One of the main objectives of the project is to publish an illustrated multivolume handbook. A large international team of experts has been invited to prepare the texts on particular species or genera, which are being published in commodity groups. This classification has the advantage of being convenient to users with specific interests, while general aspects can be dealt with in an introductory chapter for the group as a whole. Work on the handbook series is expected to be completed by the year 2000. Of the 20 volumes in the handbook series, 11 volumes have direct relevance to NWFPs:

• Edible fruits and nuts
• Dye and tannin-producing plants
• Forages
• Rattans
• Bamboos
• Medicinal and poisonous plants Spices Stimulants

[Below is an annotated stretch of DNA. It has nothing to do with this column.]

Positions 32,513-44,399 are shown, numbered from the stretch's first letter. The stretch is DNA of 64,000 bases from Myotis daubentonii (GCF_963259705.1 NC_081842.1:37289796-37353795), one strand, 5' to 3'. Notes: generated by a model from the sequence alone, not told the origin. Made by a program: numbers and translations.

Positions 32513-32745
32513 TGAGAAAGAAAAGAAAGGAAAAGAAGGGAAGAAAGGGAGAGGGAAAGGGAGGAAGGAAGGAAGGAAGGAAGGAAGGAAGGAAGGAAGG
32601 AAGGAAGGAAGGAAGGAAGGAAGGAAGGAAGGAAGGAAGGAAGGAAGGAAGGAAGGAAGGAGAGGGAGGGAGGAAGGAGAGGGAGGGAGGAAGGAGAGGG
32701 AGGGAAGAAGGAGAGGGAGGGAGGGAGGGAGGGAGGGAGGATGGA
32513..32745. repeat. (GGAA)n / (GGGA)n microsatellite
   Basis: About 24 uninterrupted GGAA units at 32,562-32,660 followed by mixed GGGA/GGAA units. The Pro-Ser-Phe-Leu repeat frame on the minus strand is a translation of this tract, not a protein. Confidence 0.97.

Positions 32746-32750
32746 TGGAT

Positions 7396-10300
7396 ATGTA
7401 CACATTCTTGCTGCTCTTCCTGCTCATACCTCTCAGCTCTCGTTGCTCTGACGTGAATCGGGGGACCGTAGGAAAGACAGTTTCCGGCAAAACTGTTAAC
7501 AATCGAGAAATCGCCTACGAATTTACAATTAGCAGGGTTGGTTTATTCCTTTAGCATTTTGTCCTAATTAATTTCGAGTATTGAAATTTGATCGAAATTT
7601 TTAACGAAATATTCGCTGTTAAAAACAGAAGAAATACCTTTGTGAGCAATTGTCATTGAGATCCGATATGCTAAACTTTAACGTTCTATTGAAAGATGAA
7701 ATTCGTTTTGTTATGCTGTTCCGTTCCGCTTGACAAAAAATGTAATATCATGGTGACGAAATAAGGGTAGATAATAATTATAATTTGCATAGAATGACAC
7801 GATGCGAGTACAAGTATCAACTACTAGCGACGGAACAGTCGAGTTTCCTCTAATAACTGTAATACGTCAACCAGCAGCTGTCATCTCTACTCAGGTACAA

• Fibre plants
• Plants producing exudates
• Essential-oil plants.

In December 1993, three new volumes of the PROSEA handbook were published and were officially presented to representatives of donor agencies and other dignitaries in a ceremony at the Wageningen Agricultural University on 6 January 1994. The new volumes were Timber trees: major commercial timbers, Rattans and Vegetables.

The preparation of the volume on Rattans was supported by a special grant from the International Development Research Centre (IDRC), Canada.

The above three volumes bring the total published so far to seven.

For more information, please contact J.S. Siemonsma, Head, PROSEA Publication Office, Wageningen Agricultural University, Haarweg 333, PO Box 341, 6700 AH Wageningen, the Netherlands. Fax: +31 8370 82206; or Junus Kartasubrata, Head of PROSEA Network Office, c/o Research and Development Centre for Biology LIPI, Jalan Ir.H. Juanda 22, PO Box 234, Bogor 16122, Indonesia. Fax: +62 251 322859.